Bronze and mosaic relief designed by Thomas Jay Warren.

Moving Toward Liberation:
Freedom Riders Exhibition and Events

November 2-28, 2011

Burning bus image courtesy of Corbis.Freedom Riders is a traveling exhibition developed by the Gilder Lehrman Institute of American History in partnership with AMERICAN EXPERIENCE. Major funding for the traveling exhibition provided by the National Endowment for the Humanities. Exclusive corporate funding for AMERICAN EXPERIENCE is provided by Liberty Mutual. Major funding provided by the Alfred P. Sloan Foundation. Additional funding provided by Lynn Bay Dayton, Rodger & Dawn Nordblom, the Corporation for Public Broadcasting and public television viewers.
Burning bus image courtesy of Corbis.

The Freedom Riders exhibition combines powerful photography and news coverage of the 1961 Freedom Rides and examines the movement from many perspectives – that of the Riders, the Kennedy administration, and the international community. To enhance the experience, visitors can use their cell phones to access powerful first-hand audio accounts of this dangerous experiment in the fight for civil rights.

In conjunction with this exhibit, Blair-Caldwell African American Research Library and other community organizations will present a series of related programs. These events, to be held at the library unless otherwise noted, are free and open to the public.
Friday, November 4 Democracy in Action: Freedom Riders
Facing History Educator Workshop
9 a.m.-4 p.m.
Workshop participants will engage in an in depth look at the Freedom Rides and learn more about southern segregation laws and models of political resistance during the civil rights movement. Special guest Ernest “Rip” Patton, Jr. will share his experiences as a participant in the May 24th Greyhound Freedom Ride which resulted in his imprisonment in Mississippi's Parchman State Penitentiary. Facing History is an educational partner for the PBS American Experience film. Educators register at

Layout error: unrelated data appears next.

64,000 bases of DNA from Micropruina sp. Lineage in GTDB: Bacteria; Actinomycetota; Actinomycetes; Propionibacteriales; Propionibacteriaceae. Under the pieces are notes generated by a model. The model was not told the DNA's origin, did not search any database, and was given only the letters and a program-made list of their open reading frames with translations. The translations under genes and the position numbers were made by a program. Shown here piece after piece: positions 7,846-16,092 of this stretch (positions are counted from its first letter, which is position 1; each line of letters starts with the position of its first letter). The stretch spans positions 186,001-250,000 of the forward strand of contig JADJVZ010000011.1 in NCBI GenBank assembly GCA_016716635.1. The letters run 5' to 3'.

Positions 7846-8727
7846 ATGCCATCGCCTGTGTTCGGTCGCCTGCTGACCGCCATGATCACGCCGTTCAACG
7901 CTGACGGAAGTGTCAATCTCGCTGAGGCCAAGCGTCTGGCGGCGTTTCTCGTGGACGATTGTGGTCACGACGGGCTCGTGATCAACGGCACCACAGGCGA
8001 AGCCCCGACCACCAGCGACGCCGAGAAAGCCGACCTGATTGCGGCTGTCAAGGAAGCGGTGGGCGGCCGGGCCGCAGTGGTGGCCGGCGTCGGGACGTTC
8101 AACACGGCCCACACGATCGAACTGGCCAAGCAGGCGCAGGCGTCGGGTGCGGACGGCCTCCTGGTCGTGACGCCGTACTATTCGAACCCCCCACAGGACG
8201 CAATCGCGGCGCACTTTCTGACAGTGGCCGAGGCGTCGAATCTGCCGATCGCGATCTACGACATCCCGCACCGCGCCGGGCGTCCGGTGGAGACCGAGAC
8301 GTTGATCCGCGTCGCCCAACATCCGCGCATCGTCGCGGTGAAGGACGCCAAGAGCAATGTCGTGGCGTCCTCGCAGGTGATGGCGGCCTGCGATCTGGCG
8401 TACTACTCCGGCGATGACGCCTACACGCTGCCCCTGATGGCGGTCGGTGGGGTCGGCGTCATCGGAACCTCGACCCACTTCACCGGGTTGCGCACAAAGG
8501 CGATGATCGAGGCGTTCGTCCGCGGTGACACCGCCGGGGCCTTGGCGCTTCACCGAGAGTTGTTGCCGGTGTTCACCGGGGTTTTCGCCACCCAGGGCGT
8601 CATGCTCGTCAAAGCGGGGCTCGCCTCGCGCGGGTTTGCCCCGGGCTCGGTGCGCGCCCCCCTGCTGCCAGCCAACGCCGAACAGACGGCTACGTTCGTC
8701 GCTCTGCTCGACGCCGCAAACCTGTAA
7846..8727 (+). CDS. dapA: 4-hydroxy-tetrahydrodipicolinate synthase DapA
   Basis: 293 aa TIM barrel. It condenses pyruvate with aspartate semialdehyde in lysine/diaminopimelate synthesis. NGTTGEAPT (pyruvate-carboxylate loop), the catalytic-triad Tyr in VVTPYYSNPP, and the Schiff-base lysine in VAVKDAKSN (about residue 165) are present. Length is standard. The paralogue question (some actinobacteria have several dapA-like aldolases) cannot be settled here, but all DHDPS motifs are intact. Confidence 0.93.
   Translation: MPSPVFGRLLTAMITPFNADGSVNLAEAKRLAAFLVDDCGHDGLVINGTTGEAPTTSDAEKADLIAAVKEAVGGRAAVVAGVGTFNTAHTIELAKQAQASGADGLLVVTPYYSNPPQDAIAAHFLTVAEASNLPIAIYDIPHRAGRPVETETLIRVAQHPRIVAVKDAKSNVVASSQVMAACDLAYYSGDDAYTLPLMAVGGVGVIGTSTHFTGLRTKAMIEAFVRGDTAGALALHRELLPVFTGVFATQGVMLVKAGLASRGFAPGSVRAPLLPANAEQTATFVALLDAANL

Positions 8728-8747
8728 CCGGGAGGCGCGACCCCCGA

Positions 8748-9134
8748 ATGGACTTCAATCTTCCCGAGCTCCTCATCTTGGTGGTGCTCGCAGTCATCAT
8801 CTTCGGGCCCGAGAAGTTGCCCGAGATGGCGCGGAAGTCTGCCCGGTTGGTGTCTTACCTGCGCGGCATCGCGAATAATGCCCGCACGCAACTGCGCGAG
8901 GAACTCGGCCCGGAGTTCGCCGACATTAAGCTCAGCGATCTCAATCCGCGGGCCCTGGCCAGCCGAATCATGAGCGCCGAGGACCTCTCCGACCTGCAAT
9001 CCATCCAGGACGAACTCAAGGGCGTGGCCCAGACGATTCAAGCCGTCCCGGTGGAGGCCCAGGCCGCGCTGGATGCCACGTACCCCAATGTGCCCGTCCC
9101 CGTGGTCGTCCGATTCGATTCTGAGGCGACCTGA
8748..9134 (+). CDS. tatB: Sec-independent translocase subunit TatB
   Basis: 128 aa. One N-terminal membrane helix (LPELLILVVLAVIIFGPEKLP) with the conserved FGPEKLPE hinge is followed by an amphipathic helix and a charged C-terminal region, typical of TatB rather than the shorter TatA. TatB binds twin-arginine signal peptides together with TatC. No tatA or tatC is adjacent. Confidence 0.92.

Saturday, November 5

Reflections on the Journey 
Screening of Freedom Riders: From award-winning filmmaker Stanley Nelson.
1-3 p.m.
Freedom Riders
 features testimony from a fascinating cast of central characters: the Riders themselves, state and federal government officials, and journalists who witnessed the Rides firsthand. The screening will be followed by audience discussion.

Monday, November 7

Desegregation a Mile High, Part I
Screening of Rebels Remembered, Part One: Civil Rights Movement in Colorado with discussion.
6-8 p.m.
The civil rights movement of the 1960s in the Denver metro area brought about significant changes in employment, housing, voting, and education. Some do not know of the contributions of C.O.R.E. during the 1950s and 1960s.

Wednesday, November 9

Get On The Bus! 
6-8 p.m.
Panel discussion moderated by Holly Hurd addressing art, activism and leadership in the 21st century. Accompanies Get On The Bus! the November exhibit in the Cousins Gallery, featuring local African American artists.

Saturday, November 12

Lift Every Voice and Sing Tea
2-5 p.m.
Hosted by the National Council of Negro Women.

Monday, November 14

Education for Social Justice
9 a.m.-1 p.m.
Teach-in for High School U..S history, African-American history, or Civil Rights classes, featuring Freedom Rider, Jim Lawson, and Jonny 5 and Brer Rabbit of the Flobots.

Educators – contact to register your class.
Presentation is from 10-11:30 a.m. Touring the exhibit and/or Five Points walking tour can be arranged before or after the presentation.  The public is welcome to attend.

2-3 p.m.
Teach-in for students and the general public featuring Jim Lawson, Freedom Rider.

Monday, November 14

Desegregation a Mile High, Part II
Screening of Rebels Remembered, Part Three: My Neighborhood School with discussion.
6-8 p.m.
Explores the last century of education change in the Denver area schools. My neighborhood school traces the evolution through de facto segregation, bussing and white flight. Interviews reveal the forces at work on administrators, politicians, students, teachers and parents as our communities evolved.

Monday, November 14

Destination Freedom Black Radio Days – Offsite event
Live Radio Drama followed by community dialog
7-9 p.m. at Su Teatro, 721 Santa Fe Dr., 80204
IMPORTANT – to be a member of the live studio audience call 720-748-1388 for information